New York Traffic Violations Lawyer

New York Traffic Violations Attorney

Too many people make the mistake of ignoring tickets and citations for traffic violations. They fall into the trap of thinking their charges are too minor to be worth fighting, and may even avoid their court appearance altogether. Unfortunately, these “minor” violations can add points to your record, result in lengthy license suspensions, and burden you with expensive fines. If you fail to appear in court, the judge could even issue a warrant for your arrest. If you’ve received a ticket, you need an experienced attorney on your side.

At Sullivan & Galleshaw, our traffic violations attorneys have over 30 years of experience representing the residents of New York City and the surrounding areas. We pride ourselves on creating personalized, aggressive defense strategies for the cases we handle, and offer free, no-obligation consultations to all new clients.

To set up your free and private case evaluation, call our law offices today at (800) 730-0135.

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License Suspensions for Traffic Violations Under the NY Points System

When you commit a traffic offense, you receive a certain number of “points” on your record, with points increasing as the offense becomes more serious. If you accumulate 11 or more points over the course of an 18-month period, you will be required to attend an hearing called an ALJ hearing, so named for the presiding ALJ or Administrative Law Judge. Depending on the outcome of the ALJ hearing, your license could be suspended or even completely revoked.

New York assigns the following point values to these common traffic violations

  • Disobeying Stop Signs – 3 points
  • Disobeying Traffic Lights – 3 points
  • Driving in the Wrong Direction – 3 points
  • Failure to Stop for School Bus – 5 points
  • Failure to Yield Right-of-Way – 3 points
  • Improper Cell Phone Use – 5 points
  • Leaving the Scene of an Accident with Property Damage – 3 points
  • Miscellaneous Moving Violations – 2 points
  • Reckless Driving – 5 points
  • Speeding
    • 1 – 10 MPH above limit – 3 points
    • 11 – 20 MPH above limit – 4 points
    • 21 – 30 MPH above limit – 6 points
    • 31 – 40 MPH above limit – 8 points
    • More than 40 MPH above limit – 11 points
  • Tailgaiting – 4 points
  • Texting While Driving – 5 points

As you can see by these totals, it can be very easy to reach 11 points before you even realize it. A single violation for texting while driving combined with a single speeding violation could result in the loss or suspension of your driver’s license. Depending on the nature of the offense, how many offenses were committed, and when the violation occurred, your license could be suspended for anywhere from 60 days to over six months. Your license can also be suspended for failure to pay a fine or otherwise respond to a ticket.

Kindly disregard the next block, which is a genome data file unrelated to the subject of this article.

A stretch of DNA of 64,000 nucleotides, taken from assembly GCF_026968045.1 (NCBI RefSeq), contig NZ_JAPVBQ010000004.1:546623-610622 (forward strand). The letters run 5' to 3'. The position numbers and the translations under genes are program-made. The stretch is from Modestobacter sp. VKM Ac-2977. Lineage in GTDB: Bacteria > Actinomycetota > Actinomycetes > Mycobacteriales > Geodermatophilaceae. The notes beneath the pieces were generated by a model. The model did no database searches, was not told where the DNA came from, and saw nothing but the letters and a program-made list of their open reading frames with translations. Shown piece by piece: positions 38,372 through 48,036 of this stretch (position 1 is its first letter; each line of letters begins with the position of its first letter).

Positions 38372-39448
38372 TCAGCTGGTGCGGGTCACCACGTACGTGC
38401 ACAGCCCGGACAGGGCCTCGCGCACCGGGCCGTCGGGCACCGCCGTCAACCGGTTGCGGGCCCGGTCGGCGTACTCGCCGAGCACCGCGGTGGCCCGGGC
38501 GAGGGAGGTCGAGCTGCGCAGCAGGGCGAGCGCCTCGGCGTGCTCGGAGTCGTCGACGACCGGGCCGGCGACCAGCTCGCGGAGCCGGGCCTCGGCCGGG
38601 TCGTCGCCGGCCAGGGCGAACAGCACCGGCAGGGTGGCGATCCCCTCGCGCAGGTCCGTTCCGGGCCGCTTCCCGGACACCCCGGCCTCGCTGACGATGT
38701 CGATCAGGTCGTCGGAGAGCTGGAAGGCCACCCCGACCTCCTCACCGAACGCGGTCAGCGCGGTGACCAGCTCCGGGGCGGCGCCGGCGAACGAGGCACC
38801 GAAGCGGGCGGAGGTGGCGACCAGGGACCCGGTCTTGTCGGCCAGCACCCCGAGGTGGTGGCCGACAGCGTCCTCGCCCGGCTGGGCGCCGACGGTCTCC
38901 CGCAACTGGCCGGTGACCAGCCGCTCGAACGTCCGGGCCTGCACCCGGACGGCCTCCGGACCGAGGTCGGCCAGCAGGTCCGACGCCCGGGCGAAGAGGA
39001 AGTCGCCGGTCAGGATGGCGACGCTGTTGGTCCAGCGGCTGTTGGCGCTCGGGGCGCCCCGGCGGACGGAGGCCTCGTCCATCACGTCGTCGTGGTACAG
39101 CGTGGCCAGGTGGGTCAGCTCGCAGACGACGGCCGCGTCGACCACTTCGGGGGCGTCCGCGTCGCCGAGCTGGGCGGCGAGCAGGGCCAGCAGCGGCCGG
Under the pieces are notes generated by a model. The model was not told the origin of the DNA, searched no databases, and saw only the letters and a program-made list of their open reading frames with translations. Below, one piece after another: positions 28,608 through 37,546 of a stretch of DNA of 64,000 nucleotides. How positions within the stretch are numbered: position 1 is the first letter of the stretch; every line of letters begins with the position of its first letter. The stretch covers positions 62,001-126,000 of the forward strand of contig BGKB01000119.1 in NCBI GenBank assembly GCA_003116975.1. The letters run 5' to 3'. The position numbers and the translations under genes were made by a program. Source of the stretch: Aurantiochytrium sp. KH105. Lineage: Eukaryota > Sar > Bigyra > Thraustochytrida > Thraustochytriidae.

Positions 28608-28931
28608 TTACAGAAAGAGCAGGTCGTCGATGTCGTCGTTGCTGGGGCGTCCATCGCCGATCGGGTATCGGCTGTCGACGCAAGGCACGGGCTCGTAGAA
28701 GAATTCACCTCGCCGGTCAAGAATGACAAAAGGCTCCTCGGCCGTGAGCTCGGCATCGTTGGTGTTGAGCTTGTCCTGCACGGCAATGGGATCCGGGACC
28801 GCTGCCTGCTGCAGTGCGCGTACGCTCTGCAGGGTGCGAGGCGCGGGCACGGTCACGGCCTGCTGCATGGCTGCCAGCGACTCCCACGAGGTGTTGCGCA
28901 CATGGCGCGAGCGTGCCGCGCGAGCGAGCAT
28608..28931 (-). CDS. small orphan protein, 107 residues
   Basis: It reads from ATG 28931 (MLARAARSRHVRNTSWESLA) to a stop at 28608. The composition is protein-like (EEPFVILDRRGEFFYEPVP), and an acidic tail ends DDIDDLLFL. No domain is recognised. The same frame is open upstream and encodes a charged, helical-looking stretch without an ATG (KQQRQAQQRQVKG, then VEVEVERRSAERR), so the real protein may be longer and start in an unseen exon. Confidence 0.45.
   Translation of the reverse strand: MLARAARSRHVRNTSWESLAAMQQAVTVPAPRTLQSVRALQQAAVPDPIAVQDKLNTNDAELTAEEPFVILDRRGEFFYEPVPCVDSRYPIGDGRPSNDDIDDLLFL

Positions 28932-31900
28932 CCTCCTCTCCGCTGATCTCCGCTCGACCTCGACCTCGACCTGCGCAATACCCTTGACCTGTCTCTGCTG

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Penalties and Consequences: Fines and Jail Time

It’s important to point out that some of the most common violations on the list above are actually crimes. For example, did you know that reckless driving is a misdemeanor in New York? If you’re found guilty, you could be jailed for up to a month and ordered to pay a fine of $300.

The circumstances under which this offense can be charged are very broad. Under NY VAT (Vehicle and Traffic) Law §1212, reckless driving is defined as driving “in a manner which unreasonably interferes with the free and proper use of the public highway, or unreasonably endangers users of the public highway.” This could mean excessive speeding, weaving in and out of lanes, aggressively tailgating other drivers, or driving while intoxicated by drugs or alcohol (DWI).

Prematurely leaving the scene of an accident resulting in property damage is also a criminal offense. Under NY VAT Law §600, a first offense can be charged as a Class B Misdemeanor punishable by up to three months in jail plus a fine of $500. If you are ever involved in an auto accident which damages somebody’s car, fence, yard, home, or other property, you must stop and exchange the following information:

  • Your name and address.
  • Your insurance carrier and other insurance information.
  • Your license number.

Can a Bench Warrant Be Issued Against Me?

It may feel tempting to avoid your court date after you receive a traffic citation. Many people reason that the courts are so busy hearing more serious matters, their traffic case will eventually fall through the cracks and be forgotten.

In reality, this is simply not true. On the contrary, if you fail to appear for your court date, the judge can issue a bench warrant for your arrest. Bench warrants are not subject to a statute of limitations, which means they will never expire or vanish. If you are ever pulled over for a routine traffic stop, perhaps for a reason as minor as a broken tail light, the officer will see the warrant and will then be obligated to bring you into custody.

If you received a traffic ticket or citation in New York City, call our law offices today at (800) 730-0135.

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